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His Childhood and Youth. B.C. 356-336 The briefness of Alexander's career. Alexander the Great died when he was quite young. He was but thirty-two years of age when he ended his career, and as he was about twenty when he commenced it, it was only for a period of twelve years that he was actually engaged in performing the work of his life. Napoleon was nearly three times as long on the great field of human action. His brilliant exploits.... more...

Chapter I. Pastoral Life in Asia. Four different modes of life enumerated. There are four several methods by which the various communities into which the human race is divided obtain their subsistence from the productions of the earth, each of which leads to its own peculiar system of social organization, distinct in its leading characteristics from those of all the rest. Each tends to its own peculiar form of government, gives rise to its own... more...

CHAPTER I.INTEREST IN TEACHING. There is a most singular contrariety of opinion prevailing in the community, in regard to the pleasantness of the business of teaching. Some teachers go to their daily task, merely upon compulsion: they regard it as intolerable drudgery. Others love the work: they hover around the school-room as long as they can, and never cease to think, and seldom to talk, of their delightful labors. Unfortunately there are too... more...

CHAPTER VIII. FLIGHT AND DEATH OF POMPEY. Pursuit of the vanquished.Pompey recovers himself. Caesar pursued the discomfited and flying bodies of Pompey's army to the camp. They made a brief stand upon the ramparts and at the gates in a vain and fruitless struggle against the tide of victory which they soon perceived must fully overwhelm them. They gave way continually here and there along the lines of intrenchment, and column after column of... more...

The Mother of Xerxes. B.C. 522–484 Persian magnificence. The name of Xerxes is associated in the minds of men with the idea of the highest attainable elevation of human magnificence and grandeur. This monarch was the sovereign of the ancient Persian empire when it was at the height of its prosperity and power. It is probable, however, that his greatness and fame lose nothing by the manner in which his story comes down to us through the... more...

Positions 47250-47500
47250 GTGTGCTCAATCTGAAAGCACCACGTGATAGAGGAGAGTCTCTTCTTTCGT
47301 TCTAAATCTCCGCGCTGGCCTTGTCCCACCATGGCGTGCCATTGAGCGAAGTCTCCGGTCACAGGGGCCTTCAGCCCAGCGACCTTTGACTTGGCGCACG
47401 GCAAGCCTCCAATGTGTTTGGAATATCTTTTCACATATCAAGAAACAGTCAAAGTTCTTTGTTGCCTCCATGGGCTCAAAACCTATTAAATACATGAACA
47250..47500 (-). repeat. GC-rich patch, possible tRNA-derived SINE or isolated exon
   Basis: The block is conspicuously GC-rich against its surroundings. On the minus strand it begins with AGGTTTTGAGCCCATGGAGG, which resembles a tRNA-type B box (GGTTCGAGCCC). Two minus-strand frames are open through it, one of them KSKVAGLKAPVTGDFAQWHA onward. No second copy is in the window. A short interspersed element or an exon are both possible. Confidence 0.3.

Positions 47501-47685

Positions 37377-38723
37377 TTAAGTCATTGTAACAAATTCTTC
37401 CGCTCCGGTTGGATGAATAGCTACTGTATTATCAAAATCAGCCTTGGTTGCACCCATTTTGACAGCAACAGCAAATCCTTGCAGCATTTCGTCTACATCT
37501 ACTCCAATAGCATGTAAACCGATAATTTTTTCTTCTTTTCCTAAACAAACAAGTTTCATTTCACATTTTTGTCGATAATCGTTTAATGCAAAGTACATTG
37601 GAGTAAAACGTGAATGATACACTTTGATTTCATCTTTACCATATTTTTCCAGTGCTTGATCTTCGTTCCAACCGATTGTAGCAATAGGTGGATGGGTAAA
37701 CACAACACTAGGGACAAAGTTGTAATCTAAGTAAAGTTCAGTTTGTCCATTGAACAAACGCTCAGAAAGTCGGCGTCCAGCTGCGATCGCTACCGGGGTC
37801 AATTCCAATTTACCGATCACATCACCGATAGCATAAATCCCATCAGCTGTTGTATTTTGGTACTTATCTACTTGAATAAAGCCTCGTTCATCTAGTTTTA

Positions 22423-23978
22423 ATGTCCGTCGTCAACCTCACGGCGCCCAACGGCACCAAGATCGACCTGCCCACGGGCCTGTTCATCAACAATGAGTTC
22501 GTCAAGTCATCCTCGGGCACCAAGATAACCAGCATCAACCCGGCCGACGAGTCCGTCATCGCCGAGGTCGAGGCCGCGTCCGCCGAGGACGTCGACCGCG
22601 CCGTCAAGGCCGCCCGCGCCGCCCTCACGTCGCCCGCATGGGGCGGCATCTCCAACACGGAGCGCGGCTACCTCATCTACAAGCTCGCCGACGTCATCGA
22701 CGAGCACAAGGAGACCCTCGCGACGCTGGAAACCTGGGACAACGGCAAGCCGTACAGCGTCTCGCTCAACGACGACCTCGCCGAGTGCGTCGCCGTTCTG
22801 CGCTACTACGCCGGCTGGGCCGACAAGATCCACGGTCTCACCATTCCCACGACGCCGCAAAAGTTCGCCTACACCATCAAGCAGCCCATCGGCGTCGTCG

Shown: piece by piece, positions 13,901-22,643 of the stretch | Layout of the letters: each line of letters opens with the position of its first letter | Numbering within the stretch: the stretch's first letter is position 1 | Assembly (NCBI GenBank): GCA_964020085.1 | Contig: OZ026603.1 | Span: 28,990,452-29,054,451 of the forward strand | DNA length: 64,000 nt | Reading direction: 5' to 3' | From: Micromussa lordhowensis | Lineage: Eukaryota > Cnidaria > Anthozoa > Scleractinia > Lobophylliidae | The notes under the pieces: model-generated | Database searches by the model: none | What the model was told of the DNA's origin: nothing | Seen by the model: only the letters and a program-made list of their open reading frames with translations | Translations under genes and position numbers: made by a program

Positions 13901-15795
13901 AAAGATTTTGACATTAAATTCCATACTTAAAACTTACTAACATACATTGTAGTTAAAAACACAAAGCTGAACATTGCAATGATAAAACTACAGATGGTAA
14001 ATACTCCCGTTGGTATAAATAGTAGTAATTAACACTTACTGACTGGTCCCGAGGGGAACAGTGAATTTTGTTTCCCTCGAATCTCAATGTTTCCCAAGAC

Chapter I. Normandy. A.D. 870-912 The Norman Conquest.Claim of William to the throne.The right of the strongest. One of those great events in English history, which occur at distant intervals, and form, respectively, a sort of bound or landmark, to which all other events, preceding or following them for centuries, are referred, is what is called the Norman Conquest. The Norman Conquest was, in fact, the accession of William, duke of Normandy,... more...

Chapter I. The Cavern. One pleasant summer morning Alphonzo was amusing himself by swinging on a gate in front of his mother’s house. His cousin Malleville, who was then about eight years old, was sitting upon a stone outside of the gate, by the roadside, in a sort of corner that was formed between the wall and a great tree which was growing there. Malleville was employed in telling her kitten a story. The kitten was sitting near... more...

The Diligence Office. Rollo went to Rome in company with his uncle George, from Naples. They went by the diligence, which is a species of stage coach. There are different kinds of public coaches that ply on the great thoroughfares in Italy, to take passengers for hire; but the most common kind is the diligence. The diligences in France are very large, and are divided into different compartments, with a different price for each. There are... more...

Chapter I. The Arrangements. Gentlemen and ladies at the hotels, in London, generally dine about six or seven o'clock, each party or family by themselves, in their own private parlor. One evening, about eight o'clock, just after the waiter had removed the cloth from the table where Rollo's father and mother, with Rollo himself and his cousin Jennie, had been dining, and left the table clear, Mr. Holiday rose, and walked slowly and... more...

The Fame of Geneva. Geneva is one of the most remarkable and most celebrated cities in Europe. It derives its celebrity, however, not so much from its size, or from the magnificence of its edifices, as from the peculiar beauty of its situation, and from the circumstances of its history. Geneva is situated upon the confines of France, Switzerland, and Sardinia, at the outlet of the Lake of Geneva, which is perhaps the most beautiful, and... more...